April 17, 2020
Innovation Can Begin with Your Unsatisfied Customers
I once worked at a company where we made closed loop motion control devices – very complex components used in machinery that controlled the motion of manufacturing equipment down to the nanometer. A typical customer would be hard drive manufacturers that need to create tracks in hard drives in order for the hard drives to store information. When I first joined, the motion control devices we made were able to create 10,000 tracks per inch. Only one of our competitors were close.
During an annual offsite, the team created a three-way product development roadmap system between Sales, Marketing, and R&D. Sales would forward to Marketing any emails citing potential customers’ reasons for not purchasing our products (needed a smaller size product, needed a linear version when we only offered a rotary version, more feedback options, price, etc.), as well as complaints from current clients on why they were dissatisfied with the existing line. They also created a spreadsheet where they added the same data from phone calls they received.
This was shared with Marketing, who gathered all the data and created monthly reports which were shared with Sales, R&D, and upper management. Each quarter, all three teams met to review the reports and the roadmap. We would re-prioritize certain requirements. We would schedule new features to the software. This enabled the Sales team to know when new features were coming out and match them up with those clients and prospects who were looking for those features early – critical when manufacturing is engineering new machinery for new products they will be producing. These meetings were critical to ensuring we were developing products clients needed in their future as well as today.
This also enabled the Sales team to act as a partner instead of as just a vendor. For example, if a printer company was planning on making a portable printer that would be used in your car, the manufacturer doesn’t recreate the wheel. They will use components from vendors to design and assemble machinery to produce these new printers. The sales lifecycle is long, and depending on the industry, may require regulatory approvals, etc. If components are already approved, it helps them move more quickly. By gathering this data, and proactively planning, we could act as enablers and make it much harder for them to convert to a competitor at a later stage.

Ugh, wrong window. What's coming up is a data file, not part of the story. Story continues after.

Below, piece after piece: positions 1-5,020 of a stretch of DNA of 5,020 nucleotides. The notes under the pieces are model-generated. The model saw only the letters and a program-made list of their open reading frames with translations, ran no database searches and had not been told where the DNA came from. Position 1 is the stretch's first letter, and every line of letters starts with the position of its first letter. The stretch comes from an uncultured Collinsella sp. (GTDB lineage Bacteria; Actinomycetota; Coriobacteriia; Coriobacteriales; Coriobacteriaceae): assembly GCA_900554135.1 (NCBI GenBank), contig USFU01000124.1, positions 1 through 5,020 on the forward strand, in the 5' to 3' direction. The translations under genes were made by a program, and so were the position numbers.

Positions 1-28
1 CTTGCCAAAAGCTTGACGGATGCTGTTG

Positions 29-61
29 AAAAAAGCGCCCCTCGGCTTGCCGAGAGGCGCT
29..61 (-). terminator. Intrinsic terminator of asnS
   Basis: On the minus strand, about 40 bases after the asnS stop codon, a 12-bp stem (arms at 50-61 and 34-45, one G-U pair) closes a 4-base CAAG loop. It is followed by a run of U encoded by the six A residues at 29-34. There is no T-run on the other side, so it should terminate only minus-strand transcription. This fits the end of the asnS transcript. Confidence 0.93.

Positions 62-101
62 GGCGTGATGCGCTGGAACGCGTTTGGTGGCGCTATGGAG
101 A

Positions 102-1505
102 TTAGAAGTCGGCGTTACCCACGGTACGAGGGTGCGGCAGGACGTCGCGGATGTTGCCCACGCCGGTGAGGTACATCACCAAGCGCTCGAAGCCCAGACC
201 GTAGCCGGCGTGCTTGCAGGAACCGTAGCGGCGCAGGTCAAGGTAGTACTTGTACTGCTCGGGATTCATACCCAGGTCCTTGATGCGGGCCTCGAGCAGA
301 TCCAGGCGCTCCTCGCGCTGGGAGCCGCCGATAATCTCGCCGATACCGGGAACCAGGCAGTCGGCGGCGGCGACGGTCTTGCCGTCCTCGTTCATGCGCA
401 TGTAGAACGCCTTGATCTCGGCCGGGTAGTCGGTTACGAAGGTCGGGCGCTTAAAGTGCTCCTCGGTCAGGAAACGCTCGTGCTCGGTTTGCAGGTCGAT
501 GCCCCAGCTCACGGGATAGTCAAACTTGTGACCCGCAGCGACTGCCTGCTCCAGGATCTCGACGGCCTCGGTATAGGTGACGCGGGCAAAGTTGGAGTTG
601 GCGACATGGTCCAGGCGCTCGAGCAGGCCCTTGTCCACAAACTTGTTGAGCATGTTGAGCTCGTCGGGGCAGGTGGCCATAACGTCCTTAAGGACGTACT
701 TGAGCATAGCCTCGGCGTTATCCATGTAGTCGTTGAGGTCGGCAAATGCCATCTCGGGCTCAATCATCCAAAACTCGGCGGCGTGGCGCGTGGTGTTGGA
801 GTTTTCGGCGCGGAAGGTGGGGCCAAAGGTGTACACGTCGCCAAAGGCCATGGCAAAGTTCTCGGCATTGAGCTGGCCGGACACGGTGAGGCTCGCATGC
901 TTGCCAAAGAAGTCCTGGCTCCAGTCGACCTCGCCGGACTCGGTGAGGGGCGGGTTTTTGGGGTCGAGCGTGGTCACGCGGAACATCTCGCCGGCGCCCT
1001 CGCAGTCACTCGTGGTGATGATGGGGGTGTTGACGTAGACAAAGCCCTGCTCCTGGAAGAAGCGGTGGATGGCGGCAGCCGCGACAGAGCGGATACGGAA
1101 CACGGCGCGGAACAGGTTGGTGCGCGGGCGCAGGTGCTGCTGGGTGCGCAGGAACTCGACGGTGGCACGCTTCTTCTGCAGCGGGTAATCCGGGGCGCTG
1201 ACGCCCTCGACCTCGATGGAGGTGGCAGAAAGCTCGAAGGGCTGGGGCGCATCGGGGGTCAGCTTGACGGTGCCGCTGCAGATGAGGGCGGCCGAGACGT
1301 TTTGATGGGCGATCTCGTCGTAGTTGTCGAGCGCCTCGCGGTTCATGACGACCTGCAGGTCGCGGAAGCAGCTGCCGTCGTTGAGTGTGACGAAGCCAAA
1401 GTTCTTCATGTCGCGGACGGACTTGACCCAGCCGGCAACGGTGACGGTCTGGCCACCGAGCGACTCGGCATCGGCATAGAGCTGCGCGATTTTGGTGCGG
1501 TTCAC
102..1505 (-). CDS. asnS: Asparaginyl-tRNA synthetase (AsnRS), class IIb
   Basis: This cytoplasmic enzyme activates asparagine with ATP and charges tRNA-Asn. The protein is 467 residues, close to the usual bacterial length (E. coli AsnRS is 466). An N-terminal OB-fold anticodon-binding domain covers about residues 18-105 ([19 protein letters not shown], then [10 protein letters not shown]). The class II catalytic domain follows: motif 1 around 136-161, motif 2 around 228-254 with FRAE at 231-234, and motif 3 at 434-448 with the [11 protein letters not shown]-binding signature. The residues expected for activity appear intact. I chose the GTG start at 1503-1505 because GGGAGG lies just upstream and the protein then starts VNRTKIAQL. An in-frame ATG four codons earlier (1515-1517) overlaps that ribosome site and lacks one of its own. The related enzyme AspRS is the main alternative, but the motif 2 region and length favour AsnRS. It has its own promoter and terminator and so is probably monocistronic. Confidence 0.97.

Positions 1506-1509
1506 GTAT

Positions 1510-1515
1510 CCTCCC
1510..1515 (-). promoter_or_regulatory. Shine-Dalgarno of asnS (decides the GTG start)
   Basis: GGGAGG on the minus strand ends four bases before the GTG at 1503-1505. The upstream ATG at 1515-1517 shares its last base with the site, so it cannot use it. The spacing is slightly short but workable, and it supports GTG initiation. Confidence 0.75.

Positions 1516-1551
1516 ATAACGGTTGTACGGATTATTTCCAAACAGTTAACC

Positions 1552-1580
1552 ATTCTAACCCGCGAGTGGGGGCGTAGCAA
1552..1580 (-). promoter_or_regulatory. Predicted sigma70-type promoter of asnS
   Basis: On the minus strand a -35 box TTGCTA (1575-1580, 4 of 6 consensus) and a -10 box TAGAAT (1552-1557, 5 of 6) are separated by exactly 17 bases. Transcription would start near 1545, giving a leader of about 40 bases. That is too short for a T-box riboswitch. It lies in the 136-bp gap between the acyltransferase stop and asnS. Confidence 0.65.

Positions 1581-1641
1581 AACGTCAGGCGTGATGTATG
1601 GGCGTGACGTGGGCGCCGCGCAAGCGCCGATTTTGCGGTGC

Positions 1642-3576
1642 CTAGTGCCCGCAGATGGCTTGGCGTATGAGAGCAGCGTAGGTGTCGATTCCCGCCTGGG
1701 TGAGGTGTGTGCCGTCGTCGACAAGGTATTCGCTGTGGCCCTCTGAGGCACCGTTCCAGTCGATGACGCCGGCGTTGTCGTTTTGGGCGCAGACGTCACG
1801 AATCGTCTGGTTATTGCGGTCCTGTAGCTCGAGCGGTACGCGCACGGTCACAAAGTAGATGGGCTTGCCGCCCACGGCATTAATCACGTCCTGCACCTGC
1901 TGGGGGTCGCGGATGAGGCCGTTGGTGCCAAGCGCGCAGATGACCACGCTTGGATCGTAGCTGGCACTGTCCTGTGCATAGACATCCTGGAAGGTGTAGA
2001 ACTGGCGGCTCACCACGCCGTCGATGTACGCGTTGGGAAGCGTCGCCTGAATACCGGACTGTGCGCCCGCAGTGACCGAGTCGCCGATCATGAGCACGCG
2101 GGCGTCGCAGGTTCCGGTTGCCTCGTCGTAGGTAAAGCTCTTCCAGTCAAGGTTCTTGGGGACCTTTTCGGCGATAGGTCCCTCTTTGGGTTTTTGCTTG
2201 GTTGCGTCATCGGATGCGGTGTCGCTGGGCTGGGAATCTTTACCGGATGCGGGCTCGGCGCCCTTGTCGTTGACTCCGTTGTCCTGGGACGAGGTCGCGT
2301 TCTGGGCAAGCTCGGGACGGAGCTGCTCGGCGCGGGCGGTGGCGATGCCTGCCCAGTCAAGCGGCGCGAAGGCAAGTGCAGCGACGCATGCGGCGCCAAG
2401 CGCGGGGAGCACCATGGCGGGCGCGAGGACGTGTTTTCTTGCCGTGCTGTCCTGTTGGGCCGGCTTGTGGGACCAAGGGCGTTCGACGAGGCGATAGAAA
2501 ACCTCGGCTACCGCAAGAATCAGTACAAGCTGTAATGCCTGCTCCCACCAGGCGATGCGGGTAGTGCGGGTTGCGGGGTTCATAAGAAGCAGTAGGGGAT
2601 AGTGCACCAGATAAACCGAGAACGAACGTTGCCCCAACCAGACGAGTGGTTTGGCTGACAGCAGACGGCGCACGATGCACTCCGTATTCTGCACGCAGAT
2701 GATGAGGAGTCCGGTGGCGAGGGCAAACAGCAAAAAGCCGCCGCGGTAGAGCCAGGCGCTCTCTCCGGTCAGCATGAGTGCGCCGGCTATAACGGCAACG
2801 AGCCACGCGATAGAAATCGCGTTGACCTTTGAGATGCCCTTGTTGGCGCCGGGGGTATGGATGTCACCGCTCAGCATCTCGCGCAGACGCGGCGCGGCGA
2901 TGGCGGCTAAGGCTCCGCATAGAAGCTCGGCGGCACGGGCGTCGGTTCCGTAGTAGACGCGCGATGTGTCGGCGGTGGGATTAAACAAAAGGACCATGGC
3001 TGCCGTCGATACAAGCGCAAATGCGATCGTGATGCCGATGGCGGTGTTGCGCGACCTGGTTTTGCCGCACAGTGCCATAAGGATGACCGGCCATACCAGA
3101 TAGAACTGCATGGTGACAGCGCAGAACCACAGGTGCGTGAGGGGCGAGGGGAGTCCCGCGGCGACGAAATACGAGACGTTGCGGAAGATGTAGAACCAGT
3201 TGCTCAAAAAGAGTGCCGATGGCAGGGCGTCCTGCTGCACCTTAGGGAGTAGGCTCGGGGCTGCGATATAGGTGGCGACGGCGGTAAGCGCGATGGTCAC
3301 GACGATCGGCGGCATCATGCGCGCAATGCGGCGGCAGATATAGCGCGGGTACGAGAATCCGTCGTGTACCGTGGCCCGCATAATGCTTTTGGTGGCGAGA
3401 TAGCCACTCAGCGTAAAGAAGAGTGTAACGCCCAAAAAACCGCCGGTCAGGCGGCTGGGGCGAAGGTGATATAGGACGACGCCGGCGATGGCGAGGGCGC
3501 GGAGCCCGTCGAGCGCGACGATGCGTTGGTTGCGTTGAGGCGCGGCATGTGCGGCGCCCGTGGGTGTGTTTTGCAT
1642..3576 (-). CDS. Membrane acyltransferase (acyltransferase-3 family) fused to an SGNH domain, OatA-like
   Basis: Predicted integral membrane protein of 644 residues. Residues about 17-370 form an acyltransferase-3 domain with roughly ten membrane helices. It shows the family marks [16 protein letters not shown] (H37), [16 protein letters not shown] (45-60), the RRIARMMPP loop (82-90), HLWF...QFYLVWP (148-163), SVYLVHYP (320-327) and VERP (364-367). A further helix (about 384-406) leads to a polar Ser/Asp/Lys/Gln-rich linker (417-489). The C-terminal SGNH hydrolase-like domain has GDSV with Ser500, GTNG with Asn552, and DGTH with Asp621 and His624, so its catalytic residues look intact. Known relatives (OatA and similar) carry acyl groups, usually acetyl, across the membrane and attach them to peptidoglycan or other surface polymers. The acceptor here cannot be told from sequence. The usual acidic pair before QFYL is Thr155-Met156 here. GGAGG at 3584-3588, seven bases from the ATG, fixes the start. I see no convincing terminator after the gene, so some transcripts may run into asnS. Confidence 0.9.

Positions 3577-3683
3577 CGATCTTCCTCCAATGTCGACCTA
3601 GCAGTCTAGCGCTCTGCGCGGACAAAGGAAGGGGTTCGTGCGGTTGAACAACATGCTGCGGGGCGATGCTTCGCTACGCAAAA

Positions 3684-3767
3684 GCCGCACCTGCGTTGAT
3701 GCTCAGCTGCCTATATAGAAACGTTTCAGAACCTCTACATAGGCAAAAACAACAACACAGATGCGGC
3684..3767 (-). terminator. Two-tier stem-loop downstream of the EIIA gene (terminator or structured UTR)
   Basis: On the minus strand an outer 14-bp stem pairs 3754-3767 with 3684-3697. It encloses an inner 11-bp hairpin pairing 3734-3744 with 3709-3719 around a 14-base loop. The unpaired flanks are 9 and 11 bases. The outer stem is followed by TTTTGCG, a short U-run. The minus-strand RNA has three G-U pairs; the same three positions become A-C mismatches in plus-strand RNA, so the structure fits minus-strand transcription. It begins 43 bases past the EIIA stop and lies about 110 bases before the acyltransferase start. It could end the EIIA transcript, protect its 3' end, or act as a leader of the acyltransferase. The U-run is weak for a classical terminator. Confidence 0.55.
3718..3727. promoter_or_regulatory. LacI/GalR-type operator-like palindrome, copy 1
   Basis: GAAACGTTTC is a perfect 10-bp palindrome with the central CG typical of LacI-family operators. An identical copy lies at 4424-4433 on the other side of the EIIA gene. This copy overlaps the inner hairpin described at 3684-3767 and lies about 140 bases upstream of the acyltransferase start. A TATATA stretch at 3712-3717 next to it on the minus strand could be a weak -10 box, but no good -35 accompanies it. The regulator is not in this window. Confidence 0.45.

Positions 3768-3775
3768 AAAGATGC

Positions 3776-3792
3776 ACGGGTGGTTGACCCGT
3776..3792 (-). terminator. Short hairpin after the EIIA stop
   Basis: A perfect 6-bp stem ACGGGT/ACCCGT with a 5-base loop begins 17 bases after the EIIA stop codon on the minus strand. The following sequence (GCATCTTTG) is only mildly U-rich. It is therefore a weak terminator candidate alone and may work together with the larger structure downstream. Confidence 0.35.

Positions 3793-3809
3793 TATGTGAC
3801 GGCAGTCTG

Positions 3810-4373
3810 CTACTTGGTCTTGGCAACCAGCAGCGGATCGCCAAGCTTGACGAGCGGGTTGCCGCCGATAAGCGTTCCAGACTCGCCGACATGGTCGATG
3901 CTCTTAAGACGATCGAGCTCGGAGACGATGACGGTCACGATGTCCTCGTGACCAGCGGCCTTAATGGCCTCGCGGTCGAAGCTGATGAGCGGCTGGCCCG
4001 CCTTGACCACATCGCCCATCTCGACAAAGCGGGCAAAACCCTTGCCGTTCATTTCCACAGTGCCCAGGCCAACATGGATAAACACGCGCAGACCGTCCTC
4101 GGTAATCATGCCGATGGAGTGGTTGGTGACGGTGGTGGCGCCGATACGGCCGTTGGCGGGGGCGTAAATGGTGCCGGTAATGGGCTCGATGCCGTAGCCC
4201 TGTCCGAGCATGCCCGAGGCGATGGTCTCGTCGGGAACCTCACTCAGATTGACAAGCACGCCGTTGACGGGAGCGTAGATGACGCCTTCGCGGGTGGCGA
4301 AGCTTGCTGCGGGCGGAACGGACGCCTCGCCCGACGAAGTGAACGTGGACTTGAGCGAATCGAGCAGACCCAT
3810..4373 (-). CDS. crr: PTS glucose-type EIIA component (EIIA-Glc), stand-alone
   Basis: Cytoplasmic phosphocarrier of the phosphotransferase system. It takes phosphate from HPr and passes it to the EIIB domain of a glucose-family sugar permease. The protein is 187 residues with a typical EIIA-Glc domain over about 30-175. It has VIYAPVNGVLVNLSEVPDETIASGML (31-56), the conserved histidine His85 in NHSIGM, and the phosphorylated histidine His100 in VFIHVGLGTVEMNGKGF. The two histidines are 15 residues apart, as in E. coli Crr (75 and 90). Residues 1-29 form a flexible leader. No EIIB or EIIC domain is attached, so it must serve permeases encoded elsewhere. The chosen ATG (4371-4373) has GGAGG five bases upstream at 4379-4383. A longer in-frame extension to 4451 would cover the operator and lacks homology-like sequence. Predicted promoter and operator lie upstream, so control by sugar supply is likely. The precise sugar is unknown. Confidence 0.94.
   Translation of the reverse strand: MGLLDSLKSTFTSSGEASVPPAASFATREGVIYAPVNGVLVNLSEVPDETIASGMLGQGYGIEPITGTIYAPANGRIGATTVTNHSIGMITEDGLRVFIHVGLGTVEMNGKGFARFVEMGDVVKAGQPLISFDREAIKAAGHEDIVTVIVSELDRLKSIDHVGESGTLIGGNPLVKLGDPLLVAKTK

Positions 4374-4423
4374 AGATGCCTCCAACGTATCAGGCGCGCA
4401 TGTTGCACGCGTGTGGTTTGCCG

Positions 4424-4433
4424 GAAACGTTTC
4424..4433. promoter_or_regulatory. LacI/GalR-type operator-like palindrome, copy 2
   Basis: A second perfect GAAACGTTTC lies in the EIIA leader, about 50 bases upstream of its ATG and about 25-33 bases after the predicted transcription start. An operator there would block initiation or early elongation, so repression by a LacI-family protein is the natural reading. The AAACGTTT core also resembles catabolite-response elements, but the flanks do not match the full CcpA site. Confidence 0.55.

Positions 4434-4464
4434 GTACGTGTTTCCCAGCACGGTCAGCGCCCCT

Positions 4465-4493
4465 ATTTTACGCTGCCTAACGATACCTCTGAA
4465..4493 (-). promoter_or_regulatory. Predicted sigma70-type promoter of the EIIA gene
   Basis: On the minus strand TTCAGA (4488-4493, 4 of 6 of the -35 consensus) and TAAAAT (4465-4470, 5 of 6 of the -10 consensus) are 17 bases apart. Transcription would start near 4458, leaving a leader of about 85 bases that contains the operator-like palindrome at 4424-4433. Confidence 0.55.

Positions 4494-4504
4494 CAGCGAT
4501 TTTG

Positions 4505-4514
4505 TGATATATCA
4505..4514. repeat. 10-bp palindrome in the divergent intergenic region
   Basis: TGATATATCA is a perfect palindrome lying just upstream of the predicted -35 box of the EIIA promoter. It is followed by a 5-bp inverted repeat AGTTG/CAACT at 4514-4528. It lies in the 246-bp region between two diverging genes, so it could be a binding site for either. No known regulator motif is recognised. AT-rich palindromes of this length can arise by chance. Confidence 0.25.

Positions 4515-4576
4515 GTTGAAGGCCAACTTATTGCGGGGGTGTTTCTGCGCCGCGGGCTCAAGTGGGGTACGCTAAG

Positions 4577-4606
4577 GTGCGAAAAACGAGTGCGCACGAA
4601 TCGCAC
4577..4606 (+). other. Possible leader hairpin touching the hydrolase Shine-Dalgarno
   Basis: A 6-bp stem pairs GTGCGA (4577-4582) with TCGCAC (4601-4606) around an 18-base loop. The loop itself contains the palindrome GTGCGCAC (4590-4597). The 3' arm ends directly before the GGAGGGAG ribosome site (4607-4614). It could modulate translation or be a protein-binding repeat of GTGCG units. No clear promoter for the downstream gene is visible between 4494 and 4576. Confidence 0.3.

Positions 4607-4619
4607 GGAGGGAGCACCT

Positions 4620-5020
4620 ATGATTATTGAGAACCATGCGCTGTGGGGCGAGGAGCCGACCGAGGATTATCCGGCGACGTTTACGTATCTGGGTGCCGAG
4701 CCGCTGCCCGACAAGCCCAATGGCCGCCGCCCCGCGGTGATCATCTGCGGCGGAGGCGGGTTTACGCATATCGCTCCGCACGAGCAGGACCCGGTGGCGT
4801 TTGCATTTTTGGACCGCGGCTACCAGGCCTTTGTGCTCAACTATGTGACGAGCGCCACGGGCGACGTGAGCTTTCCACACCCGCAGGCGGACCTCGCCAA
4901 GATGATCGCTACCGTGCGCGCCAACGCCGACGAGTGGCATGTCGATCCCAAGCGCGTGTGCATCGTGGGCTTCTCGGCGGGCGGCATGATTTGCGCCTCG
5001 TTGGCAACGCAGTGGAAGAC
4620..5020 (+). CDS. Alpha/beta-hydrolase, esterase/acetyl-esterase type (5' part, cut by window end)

At the time, our only major competitor was a very large hundred year-old company who had barely changed their offering since the ’60’s. We were taking market share away from them industry by industry. R&D created something entirely new based on our three-way product development roadmap system – a series of products our competition would never be able to manufacture – motion control systems that could handle 100,000 tracks per inch.
We started with the electronics market, then cornered the medical devices market, avionics and other critical industries where exact motion was critical.
We went further, based on this prospect/customer feedback data, and challenged R&D to do something about the size of the product line. While we had created something that changed many manufacturing sectors, there was more to do.
We developed an industry leading product line that was no bigger than 1/4″ square, literally unheard of and considered impossible. This got us noticed by GSI Group, who purchased the company for USD $54MM. They then merged with Celera Motion to become part of a much larger organization.
Innovation can come from anywhere and expensive focus groups and independent marketing consulting firms may not be necessary if you leverage what you probably already have: prospects that never became customers and customers who are not happy with your existing offering. See it as a challenge. It wasn’t hard to set up. It didn’t cost a fortune. It simply required documentation, communication, and empowerment of teams to work together to build innovation into their daily work.